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HOT ROD – Trevor Rabin

Original Review by Clark Douglas

Rod Kimble (Andy Samberg) wants nothing more than to be a stuntman. He practices very hard, every single day. He has a team of cohorts (Bill Hader, Jorma Taccone, Danny McBride) who help him train. The only problem is, Rod is perhaps the world’s worst stuntman. He is absolutely awful at everything he attempts in the stunt department, and his incompetent friends don’t help any. Still, every time Rod attempts a stunt, he believes quite sincerely that he is going to make it.

Stunts aren’t the only thing Rod has trouble with. He also continually loses fights… yes, physical fights… with his step-father Frank (Ian McShane). He explains to his friend, “Fathers automatically love you. Step-fathers, you have to earn their love. He won’t love and respect me until I beat him in a fight.” So, every week, Rod and Frank go down to the basement and fight, and every week, Frank beats Rod to a pulp. Rod’s mother (Sissy Spacek) doesn’t seem to think a thing of this, and simply shrugs such behavior off.

One day, Rod learns that Frank is very ill. He needs a heart transplant, but the family’s insurance won’t pay for it. So, Frank will probably die soon… and Rod will never have had the chance to beat his step-father in a fair fight. Rod determines to raise the money to get Frank the heart transplant… so he can attempt to beat him to death. This sort of amusing half-logic runs through all of “Hot Rod”, which is an incredibly stupid movie. However, unlike many stupid movies, it doesn’t rely on tired old clichés to fill out the storyline.

The soundtrack is a gloriously goofy delight. Trevor Rabin turns in one of the silliest scores of his career, churning out loads of incredibly cheesy inspirational synth music that makes “Chariots of Fire” sound refined. In addition, he rips some of his own upbeat sports efforts with sweeping orchestral pomp in the second half of the score. Finally, there’s a few pieces that echo Bill Conti’s “Karate Kid” scores for Rod’s scenes of meditation and training. It’s all lots of fun. The songs are perfectly selected, too… in addition to a wide array of cornball 80’s power ballads, we are treated to hearing Ennio Morricone’s memorable, yet cringe-inducing “A Gringo Like Me” belted over the first battle scene between Rod and Frank. How can you not love that?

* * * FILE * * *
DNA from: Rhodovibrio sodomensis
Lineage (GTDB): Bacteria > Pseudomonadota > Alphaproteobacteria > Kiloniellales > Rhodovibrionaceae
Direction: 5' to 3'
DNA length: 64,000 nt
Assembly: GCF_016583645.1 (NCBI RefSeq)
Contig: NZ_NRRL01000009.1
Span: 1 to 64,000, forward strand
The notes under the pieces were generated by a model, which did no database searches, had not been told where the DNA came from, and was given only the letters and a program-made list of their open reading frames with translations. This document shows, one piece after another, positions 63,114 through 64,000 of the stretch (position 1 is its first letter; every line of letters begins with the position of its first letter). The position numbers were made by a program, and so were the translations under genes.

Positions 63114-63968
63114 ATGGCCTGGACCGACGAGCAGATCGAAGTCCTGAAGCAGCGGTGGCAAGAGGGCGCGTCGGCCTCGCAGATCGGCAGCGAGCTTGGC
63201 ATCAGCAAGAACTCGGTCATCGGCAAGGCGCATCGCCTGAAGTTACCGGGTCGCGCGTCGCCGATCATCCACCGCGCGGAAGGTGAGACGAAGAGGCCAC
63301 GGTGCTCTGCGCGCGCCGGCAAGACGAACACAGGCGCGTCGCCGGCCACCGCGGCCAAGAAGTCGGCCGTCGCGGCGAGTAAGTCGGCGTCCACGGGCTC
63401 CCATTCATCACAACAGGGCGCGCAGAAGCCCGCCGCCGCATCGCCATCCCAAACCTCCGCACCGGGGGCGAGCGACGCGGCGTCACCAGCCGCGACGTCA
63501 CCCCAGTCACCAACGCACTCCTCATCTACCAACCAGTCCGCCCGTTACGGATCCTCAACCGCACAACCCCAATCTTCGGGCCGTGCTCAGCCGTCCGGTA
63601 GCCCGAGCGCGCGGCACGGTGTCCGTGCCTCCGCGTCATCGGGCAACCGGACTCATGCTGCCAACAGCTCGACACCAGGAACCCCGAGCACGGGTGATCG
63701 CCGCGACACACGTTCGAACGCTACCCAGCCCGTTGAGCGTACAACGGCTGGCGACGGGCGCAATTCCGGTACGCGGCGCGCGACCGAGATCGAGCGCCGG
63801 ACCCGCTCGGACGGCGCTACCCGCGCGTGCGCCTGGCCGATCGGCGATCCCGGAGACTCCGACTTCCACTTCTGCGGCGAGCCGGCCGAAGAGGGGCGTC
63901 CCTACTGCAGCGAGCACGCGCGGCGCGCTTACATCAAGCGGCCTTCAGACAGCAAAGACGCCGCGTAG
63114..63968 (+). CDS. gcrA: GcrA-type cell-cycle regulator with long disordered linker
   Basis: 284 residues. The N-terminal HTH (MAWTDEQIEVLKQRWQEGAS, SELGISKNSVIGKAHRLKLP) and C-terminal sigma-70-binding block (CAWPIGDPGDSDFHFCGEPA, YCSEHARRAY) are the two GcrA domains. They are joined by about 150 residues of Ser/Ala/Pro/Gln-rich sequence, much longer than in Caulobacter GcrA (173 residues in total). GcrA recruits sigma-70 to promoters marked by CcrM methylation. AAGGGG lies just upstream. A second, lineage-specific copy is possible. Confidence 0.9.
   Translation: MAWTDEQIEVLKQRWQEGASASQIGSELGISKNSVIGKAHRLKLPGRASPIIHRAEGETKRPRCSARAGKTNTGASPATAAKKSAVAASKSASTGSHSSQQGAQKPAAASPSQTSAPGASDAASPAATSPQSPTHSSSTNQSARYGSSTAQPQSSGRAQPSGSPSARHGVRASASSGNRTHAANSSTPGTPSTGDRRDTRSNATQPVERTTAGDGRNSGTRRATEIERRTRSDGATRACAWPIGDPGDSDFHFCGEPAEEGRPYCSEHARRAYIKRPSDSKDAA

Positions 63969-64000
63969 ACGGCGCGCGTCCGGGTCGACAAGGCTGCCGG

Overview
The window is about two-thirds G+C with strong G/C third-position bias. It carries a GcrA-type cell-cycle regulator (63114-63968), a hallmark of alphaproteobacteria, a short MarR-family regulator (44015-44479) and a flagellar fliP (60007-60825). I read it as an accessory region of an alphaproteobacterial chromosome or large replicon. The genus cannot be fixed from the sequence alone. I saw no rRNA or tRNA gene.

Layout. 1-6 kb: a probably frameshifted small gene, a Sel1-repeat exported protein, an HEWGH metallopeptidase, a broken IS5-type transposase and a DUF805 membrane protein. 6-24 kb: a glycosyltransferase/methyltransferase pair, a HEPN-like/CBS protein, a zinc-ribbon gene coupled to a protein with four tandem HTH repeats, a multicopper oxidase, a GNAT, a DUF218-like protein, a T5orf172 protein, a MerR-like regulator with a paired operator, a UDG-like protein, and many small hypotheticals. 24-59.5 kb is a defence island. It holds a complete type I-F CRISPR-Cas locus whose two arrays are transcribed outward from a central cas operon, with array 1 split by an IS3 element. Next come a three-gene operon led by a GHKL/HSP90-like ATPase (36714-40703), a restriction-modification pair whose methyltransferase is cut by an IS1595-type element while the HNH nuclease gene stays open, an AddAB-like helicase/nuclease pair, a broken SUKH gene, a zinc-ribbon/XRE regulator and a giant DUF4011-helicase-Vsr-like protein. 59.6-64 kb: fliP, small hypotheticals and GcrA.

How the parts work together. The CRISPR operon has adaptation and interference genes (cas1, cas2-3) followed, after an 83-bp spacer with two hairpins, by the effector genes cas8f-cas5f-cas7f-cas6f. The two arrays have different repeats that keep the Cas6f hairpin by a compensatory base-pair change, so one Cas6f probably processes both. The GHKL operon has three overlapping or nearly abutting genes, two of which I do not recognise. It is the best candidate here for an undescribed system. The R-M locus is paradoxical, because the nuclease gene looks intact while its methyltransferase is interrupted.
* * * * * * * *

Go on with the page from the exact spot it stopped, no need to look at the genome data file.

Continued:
Everyone in the cast seems to be having a genuinely good time. McShane, far, far away from his fantastic turn as Al Swearingen in “Deadwood”, seems to be having loads of fun. He plays Frank as a man who is happy to be dying, simply because it means he will go out undefeated in his basement battles. Will Arnett portrays yet another over-the-top jerk, and Isla Fisher is Rod’s charming girlfriend. Spacek simply plays her role straight, probably a good idea. Samberg makes a reasonably appealing hero. He reminds me a bit of Will Ferrell (who is an executive producer of this film), but he doesn’t beg for attention quite as much.

For every moment of groan-worthy stupidity, there’s another of rather inspired silliness. “Hot Rod” takes clichés and overworks them so hard that they are no longer recognizable as clichés. Sure, there’s the obligatory moments of physical violence that befall Rod in his stunts, but there’s also a lot of enjoyable stuff here. The inspirational crowd scene that turns into bizarre chaos. The battle between the grilled cheese sandwich and the taco. The amusing meditation on the phrase “cool beans”. The discussion of AM radio by a popular DJ, and the strange tattoo that accompanies his thoughts. It might not hold up as classic comedy, but you will laugh, because the humor comes at you sideways instead of smacking you in the face. One of the better completely brainless comedies in recent memory.

Rating: ***

Track Listing:

  • Ancestors Protect Me [dialogue]
  • Danger on the Track
  • A Gringo Like Me (performed by Peter Tevis)
  • Never (performed by Moving Pictures)
  • I Just Found a Bag of Fireworks [dialogue]
  • Two of Hearts (performed by Stacey Q)
  • Cherokee
  • Skulls (performed by Misfits, Nutley Brass)
  • Street Luge
  • Going on a Date [dialogue]
  • You’re the Voice (performed by John Farnham)
  • Head Honcho (performed by Gown)
  • Thrust Away (performed by DJ Rumpleskillzkid)
  • And That’s How It’s Done
  • Chade (performed by Giorgio Moroder)
  • Cool Beans
  • I Just Died in Your Arms (performed by Cutting Crew)
  • I’ve Got This Acid [dialogue]
  • Dave on Acid
  • Rock the Night
  • Stunt Suite
  • Time Has Come
  • Gods of War [dialogue]

Running Time: 56 minutes 42 seconds

Sony Legacy 714460 (2007)

Music composed by Trevor Rabin. Additional music by Paul Linford. Recorded and mixed by Steve Kempster and Paul Linford. Edited by Robb Boyd and Jeanette Surga. Score produced by Trevor Rabin.

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